As if an impending migraine wasn’t difficult enough to cope with, certain changes may occur one or two days prior that are sure signs of a headache. These can range from constipation and food cravings, to neck stiffness and frequent yawning. In addition, your mood might shift dramatically – some sufferers feel depression while others become overwhelmingly elated! Finally, keep an eye out for increased urination as well as fluid retention before the onset of pain arrives.

Migraine auras are occasionally experienced by some before or during migraines. This phenomenon is an indication of the nervous system and can present itself in several ways, including visually with bright spots or flashes of light, sensations like pins and needles on one arm/leg, numbness/weakness in face/body parts as well as difficulty speaking. Typically these symptoms come about gradually over a few minutes before eventually dissipating after 60 minutes.

If left untreated, migraines can cause a person to experience pain that varies from 4 to 72 hours in duration.

It’s different for everyone though as some might rarely have them while others may suffer multiple times in one month. Common symptoms of a migraine include intense throbbing or pulsing pain on either side of your head, light/sound sensitivity, nausea, and vomiting.

After experiencing a migraine attack, you may feel completely drained and disoriented for up to 24 hours. For some individuals, this is even followed by an elated feeling. It’s important to note that sudden head movements can cause the pain to resurface momentarily.

When to see a doctor

If you experience migraine symptoms regularly, document your attacks and how they were handled in order to provide useful information for a doctor’s visit. Additionally, even if you have had migraines before, it is best to consult a physician when the pattern changes or the headaches suddenly feel different. With proper diagnosis and treatment of your migraines, you can find relief from these painful episodes.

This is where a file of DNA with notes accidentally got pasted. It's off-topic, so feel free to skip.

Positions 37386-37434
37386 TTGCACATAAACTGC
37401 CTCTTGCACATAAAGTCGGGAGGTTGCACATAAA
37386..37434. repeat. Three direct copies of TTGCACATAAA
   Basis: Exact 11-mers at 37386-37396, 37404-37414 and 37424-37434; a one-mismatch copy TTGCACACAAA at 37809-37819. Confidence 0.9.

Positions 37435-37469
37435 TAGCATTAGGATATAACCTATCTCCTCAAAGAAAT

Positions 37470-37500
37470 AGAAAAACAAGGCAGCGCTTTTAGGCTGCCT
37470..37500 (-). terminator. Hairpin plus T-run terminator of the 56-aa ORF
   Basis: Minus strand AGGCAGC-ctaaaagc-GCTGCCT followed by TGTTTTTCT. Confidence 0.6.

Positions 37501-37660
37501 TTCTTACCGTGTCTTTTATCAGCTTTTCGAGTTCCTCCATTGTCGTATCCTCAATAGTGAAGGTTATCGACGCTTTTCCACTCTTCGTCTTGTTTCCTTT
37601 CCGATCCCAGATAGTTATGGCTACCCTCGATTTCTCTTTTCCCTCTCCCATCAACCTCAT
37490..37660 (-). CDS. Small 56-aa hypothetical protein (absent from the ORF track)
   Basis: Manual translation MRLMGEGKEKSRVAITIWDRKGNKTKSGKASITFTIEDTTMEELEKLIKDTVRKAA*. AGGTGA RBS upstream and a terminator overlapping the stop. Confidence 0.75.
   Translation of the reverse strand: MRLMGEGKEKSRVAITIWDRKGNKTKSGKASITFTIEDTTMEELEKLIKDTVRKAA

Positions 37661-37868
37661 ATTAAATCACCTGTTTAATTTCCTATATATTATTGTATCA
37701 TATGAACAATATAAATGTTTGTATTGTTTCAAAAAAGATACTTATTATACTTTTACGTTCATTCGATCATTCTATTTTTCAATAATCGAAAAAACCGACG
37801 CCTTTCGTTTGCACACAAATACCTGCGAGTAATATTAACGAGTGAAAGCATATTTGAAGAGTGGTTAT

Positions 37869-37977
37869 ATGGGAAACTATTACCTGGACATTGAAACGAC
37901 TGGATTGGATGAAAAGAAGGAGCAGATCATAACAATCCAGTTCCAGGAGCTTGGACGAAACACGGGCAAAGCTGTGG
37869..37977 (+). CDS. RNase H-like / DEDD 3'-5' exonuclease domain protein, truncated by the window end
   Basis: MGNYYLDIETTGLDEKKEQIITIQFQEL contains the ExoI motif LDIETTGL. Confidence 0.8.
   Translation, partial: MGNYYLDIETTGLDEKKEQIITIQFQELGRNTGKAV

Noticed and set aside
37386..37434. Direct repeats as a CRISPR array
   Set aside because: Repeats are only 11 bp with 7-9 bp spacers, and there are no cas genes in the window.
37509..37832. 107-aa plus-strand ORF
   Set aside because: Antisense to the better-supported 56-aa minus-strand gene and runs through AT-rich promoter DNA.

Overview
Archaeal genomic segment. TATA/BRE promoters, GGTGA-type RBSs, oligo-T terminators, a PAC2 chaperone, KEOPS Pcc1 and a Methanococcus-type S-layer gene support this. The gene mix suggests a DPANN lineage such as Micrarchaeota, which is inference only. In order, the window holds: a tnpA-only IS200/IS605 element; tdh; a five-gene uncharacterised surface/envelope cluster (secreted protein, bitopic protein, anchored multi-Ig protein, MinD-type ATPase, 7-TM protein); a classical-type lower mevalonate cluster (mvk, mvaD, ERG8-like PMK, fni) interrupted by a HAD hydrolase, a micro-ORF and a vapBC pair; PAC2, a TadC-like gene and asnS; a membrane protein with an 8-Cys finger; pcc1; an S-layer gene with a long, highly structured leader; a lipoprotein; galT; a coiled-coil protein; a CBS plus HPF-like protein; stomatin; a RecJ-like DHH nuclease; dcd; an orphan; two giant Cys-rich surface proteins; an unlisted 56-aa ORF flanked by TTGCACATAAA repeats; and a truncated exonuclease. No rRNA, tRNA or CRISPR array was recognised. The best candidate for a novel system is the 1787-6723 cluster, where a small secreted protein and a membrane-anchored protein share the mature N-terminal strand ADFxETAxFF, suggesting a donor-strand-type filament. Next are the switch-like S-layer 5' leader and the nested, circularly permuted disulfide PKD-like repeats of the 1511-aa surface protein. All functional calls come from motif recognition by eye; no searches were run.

If any of the following occur, you should not hesitate and seek medical attention right away. It may be a sign of an underlying medical issue:

  • An abrupt, severe headache like a thunderclap
  • Headache with fever, stiff neck, confusion, seizures or double vision as well as numbness in any area of your body – this could be indicative of having had a stroke
  • A chronic headache that worsens after coughing or exercising; straining; sudden movements
  • If you are over 50 years old and experience new headaches call your doctor at once

Medication Overuse Headache (MOH)

1. What is a medication overuse headache?

A medication overuse headache (MOH) is a type of headache that occurs as a result of taking pain medication on a regular basis. MOH headaches can be caused by any type of pain medication, including over-the-counter drugs like ibuprofen and aspirin.

2. How common are MOH headaches?

MOH headaches are quite common, affecting approximately 3% of the population. They are most common in people who suffer from migraines, but can also occur in people who have tension headaches or cluster headaches.

3. What are the symptoms of a MOH headache?

The symptoms of a MOH headache vary depending on the type of pain medication that is being taken. However, common symptoms include rebound headaches, increased sensitivity to light and sound, and nausea.

4. How is a MOH headache diagnosed?

A MOH headache is typically diagnosed based on the symptoms that are experienced and the type of pain medication that is being taken. Your headache specialist may also order tests, such as blood tests or MRI, to rule out other potential causes of your headaches.